Board-Certified Criminal Defense Representation In Central Florida

Civil commitment: Another measure of control for sex offenders

by | Nov 7, 2014 | Sex Offenses |

We have discussed the many ways a person’s life can be affected after being convicted of a sexually-related crime. Any criminal conviction can be devastating and significantly upset a person’s family, career and future, but conviction of a sex offense can result in additional measures that can seem extraneous.

For instance, convicted sex offenders can be required to register as such with the state. They can be prohibited from holding certain jobs and living in certain areas. Involuntary Inpatient Placement in mental health treatment facility could also be ordered. This last measure of control is allowed under the terms of the Baker Act and is referred to in some areas as civil commitment.

After someone has completed a jail or prison sentence, Florida’s Baker Act allows for civil commitment if there is reason to believe that he or she has a mental defect or disease that can be treated. This period of confinement in a facility could last a matter of hours or years, depending on the results of psychiatric exams and is based on the opinions of psychiatrists.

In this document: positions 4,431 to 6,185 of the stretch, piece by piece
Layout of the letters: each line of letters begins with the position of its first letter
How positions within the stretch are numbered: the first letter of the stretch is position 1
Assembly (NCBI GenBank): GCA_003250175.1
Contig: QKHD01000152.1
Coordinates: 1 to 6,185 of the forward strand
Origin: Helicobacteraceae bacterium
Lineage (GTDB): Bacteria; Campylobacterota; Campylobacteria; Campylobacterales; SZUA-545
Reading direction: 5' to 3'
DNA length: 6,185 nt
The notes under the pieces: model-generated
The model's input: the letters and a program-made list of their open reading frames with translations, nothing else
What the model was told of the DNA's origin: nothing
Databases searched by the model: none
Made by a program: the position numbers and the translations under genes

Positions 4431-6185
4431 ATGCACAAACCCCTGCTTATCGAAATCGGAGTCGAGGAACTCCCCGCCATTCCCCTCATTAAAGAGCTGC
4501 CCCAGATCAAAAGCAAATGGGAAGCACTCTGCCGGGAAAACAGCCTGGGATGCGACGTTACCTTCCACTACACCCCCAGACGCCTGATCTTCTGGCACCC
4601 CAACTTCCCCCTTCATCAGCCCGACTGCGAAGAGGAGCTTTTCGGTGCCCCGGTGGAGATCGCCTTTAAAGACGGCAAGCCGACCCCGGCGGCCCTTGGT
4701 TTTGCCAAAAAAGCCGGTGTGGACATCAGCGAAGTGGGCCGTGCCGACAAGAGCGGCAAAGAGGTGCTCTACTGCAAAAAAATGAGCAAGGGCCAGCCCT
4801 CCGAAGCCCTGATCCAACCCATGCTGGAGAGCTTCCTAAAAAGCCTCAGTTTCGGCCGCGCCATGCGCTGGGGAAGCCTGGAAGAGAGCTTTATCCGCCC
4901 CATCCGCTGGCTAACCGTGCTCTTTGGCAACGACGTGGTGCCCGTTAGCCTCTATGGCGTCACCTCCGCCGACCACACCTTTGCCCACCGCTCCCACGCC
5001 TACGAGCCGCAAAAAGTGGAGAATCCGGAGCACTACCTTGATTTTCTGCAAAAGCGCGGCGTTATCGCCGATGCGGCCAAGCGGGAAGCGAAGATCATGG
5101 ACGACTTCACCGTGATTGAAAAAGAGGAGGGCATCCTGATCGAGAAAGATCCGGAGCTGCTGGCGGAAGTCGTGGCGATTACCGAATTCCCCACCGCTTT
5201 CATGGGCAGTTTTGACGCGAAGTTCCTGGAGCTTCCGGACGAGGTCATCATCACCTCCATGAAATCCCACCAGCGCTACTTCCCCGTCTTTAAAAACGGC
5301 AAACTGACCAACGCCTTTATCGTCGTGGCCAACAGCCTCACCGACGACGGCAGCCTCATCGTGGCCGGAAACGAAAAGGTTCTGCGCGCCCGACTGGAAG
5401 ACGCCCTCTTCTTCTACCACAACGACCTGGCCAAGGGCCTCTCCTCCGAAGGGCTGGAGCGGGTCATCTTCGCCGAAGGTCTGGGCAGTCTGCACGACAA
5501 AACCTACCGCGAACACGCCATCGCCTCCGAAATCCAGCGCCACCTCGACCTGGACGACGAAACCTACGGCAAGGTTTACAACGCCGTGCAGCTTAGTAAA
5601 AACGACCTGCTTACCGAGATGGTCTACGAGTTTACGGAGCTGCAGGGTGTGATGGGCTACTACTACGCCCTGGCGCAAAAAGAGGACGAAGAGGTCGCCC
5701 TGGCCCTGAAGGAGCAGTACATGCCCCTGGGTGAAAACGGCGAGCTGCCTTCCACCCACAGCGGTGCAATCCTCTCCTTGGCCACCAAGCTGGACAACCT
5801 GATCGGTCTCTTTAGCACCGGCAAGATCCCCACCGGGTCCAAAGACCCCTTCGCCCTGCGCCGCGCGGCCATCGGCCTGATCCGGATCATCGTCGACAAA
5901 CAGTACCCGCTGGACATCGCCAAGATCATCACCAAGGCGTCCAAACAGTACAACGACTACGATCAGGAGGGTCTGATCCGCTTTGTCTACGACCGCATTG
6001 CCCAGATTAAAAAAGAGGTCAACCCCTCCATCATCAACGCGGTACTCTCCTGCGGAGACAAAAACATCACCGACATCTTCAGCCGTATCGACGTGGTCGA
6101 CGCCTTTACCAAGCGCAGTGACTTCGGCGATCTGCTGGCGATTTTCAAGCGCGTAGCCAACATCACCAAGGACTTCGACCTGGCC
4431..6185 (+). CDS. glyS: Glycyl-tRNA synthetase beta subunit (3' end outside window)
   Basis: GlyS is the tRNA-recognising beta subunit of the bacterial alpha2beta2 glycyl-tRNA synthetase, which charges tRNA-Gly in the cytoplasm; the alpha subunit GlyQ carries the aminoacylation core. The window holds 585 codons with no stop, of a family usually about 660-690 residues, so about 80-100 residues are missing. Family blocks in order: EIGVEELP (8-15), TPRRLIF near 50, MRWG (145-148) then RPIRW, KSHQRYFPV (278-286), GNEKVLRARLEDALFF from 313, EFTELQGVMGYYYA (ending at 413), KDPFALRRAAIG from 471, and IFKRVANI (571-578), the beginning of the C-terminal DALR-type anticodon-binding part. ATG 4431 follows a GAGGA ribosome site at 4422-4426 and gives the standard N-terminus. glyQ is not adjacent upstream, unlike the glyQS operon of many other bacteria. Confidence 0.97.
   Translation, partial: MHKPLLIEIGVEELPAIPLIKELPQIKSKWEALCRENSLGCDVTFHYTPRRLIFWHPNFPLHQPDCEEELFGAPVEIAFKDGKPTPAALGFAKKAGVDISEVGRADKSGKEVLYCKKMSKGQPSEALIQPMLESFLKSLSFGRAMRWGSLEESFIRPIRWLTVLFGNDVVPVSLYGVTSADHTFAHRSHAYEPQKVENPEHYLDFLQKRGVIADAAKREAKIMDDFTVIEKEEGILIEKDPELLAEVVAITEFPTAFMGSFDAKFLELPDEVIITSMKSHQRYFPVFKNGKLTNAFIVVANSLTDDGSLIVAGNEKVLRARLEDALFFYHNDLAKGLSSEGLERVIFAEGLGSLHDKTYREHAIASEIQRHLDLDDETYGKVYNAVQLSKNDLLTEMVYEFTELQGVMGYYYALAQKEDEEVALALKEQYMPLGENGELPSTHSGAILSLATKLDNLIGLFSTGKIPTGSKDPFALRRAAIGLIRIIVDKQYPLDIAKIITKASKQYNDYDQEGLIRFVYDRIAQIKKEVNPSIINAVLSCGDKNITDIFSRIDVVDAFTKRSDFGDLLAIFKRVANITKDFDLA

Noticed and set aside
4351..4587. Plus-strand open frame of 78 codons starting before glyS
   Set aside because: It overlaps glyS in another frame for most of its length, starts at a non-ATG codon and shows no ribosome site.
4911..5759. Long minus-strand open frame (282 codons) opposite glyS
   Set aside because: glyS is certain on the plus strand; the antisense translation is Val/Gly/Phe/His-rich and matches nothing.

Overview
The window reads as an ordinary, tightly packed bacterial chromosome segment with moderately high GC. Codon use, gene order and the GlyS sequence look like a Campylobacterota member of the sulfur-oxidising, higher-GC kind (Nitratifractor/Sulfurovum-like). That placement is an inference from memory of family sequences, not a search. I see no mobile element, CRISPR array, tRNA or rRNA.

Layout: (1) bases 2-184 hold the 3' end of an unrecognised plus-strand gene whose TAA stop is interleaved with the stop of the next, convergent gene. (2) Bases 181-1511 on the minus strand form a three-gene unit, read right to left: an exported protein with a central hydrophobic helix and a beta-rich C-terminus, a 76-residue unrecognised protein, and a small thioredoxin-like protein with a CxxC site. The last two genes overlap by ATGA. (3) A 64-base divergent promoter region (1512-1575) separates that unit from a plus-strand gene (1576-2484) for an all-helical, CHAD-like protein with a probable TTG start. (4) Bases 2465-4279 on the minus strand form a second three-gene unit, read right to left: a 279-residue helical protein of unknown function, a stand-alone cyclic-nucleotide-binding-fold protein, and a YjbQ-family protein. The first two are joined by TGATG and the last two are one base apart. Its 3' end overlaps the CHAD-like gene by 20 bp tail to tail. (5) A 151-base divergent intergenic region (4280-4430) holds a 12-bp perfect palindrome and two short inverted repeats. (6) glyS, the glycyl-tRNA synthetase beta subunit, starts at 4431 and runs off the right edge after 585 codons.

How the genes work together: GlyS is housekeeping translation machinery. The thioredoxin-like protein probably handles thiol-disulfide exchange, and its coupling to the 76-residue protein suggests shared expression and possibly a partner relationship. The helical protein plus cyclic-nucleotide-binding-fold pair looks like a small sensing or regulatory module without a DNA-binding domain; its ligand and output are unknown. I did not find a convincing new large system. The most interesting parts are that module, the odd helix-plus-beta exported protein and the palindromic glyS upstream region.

Florida statutes allow sexually violent predators to be involuntarily committed, even if that person shows no indication of the mental defect or disorder that could make them eligible for commitment under the terms of the Baker Act.

Sex offenders are viewed in an aggressively negative light; many people believe that certain actions of sexual misconduct are the result of a mental defect so it is not unusual for a person convicted of a sex crime to be examined against their consent prior to being allowed back into the community.

Some people argue that civil commitment is a just another way of punishing people even after they have served their sentences. Others argue that commitment is an effective way of treating people with mental health problems that could make them a danger to themselves or others.

No matter where people stand on the issue, the fact is that the penalties of a sex offense do not end when a person is released from jail. This can be crucial for people to remember if they or a loved one is facing allegations of a sex crime. The consequences of a conviction can be devastating. Avoiding or minimizing these penalties by defending against charges can be essential to protecting a person’s future.